In Montpellier FranceMontpellier seemed to be a decent place to walk around for a day. . . Or ride the tram. I think buying an all-day pass on a city train system and just riding around at random all day is now one of my favorite things to do. You never know where you are [...]
Montpellier seemed to be a decent place to walk around for a day. . . Or ride the tram. I think buying an all-day pass on a city train system and just riding around at random all day is now one of my favorite things to do. You never know where you are going to end up. I like this feeling. We ended up in the outskirts of the city in an area that was largely Muslim.
It is interesting to me how large the Muslim populations are that surround every major city in Southern France. Mira and I went into a KFC in the outskirts of Nimes to use the bathroom and it was completely full of Muslims. I thought that I was back in Morocco for a moment.
In Montpellier, Mira and I just road the tram and loafed about the city eating loafs of cheap bread. Old, Old and made of stone is Montpellier. I could just imagine the stories that must breathe out of the cracks in these cobblestone streets. Montpellier was a nice terminus to our short hitch-hiking journey.
From the Wikipedia
Montpellier came to prominence in the 10th century as a trading centre, with trading links across the Mediterranean world and a rich Jewish cultural life and traditions of tolerance of its Muslims, Jews and Cathars— and later of its Protestants. William VII of Montpellier established a faculty of medicine in 1180, recognised by Pope Nicholas IV; the city’s university was established in 1220 and was one of the chief centers for the teaching of medicine. This marked the high point of Montpellier’s prominence. The city became a possession of the kings of Aragon in 1213 by the marriage of Peter II of Aragon with Marie of Montpellier, who brought the city as her dowry. Montpellier gained a charter in 1204 when Peter and Marie confirmed the city’s traditional freedoms and granted the city the right to choose twelve governing consuls annually. Montpellier remained a possession of the crown of Aragon until it passed to James III of Majorca, who sold the city to the French king Philip VI in 1349, to raise funds for his ongoing struggle with Peter IV of Aragon.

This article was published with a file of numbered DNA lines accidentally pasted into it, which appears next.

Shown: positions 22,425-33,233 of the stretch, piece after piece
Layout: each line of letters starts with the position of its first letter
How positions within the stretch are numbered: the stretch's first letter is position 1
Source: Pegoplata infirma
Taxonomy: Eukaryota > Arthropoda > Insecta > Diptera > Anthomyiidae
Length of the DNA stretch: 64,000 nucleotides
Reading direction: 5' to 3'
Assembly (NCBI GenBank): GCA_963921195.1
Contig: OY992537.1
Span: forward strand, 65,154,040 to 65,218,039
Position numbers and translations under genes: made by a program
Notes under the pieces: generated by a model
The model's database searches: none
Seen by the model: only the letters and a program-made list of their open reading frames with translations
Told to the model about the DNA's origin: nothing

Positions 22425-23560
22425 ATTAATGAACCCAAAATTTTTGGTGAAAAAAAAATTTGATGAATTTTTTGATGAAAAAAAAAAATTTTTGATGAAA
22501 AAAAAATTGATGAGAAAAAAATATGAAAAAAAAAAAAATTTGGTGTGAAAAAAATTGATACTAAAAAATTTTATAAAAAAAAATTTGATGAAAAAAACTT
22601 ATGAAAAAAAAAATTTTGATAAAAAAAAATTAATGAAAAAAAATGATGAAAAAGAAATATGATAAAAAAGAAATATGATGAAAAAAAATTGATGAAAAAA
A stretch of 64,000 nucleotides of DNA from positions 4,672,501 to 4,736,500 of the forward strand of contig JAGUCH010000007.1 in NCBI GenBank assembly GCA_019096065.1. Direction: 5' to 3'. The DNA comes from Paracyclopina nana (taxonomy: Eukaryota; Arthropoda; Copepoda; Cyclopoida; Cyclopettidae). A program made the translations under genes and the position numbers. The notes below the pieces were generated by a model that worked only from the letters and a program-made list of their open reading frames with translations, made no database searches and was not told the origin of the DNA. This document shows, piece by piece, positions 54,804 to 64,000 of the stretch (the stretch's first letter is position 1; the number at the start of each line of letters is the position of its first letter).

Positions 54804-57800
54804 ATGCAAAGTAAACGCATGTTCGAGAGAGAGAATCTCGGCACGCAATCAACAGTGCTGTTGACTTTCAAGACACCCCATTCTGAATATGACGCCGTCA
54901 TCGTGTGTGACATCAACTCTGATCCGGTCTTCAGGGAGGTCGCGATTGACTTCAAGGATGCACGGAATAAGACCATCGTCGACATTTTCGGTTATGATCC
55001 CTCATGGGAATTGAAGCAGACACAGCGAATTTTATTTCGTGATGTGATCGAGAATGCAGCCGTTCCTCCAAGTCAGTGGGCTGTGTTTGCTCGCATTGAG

Hmm . . .I suppose people could just sell cities then. Imagine that. I know of a few cities that should be sold.
Wade from Vagabond Journey.com
December 22, 2007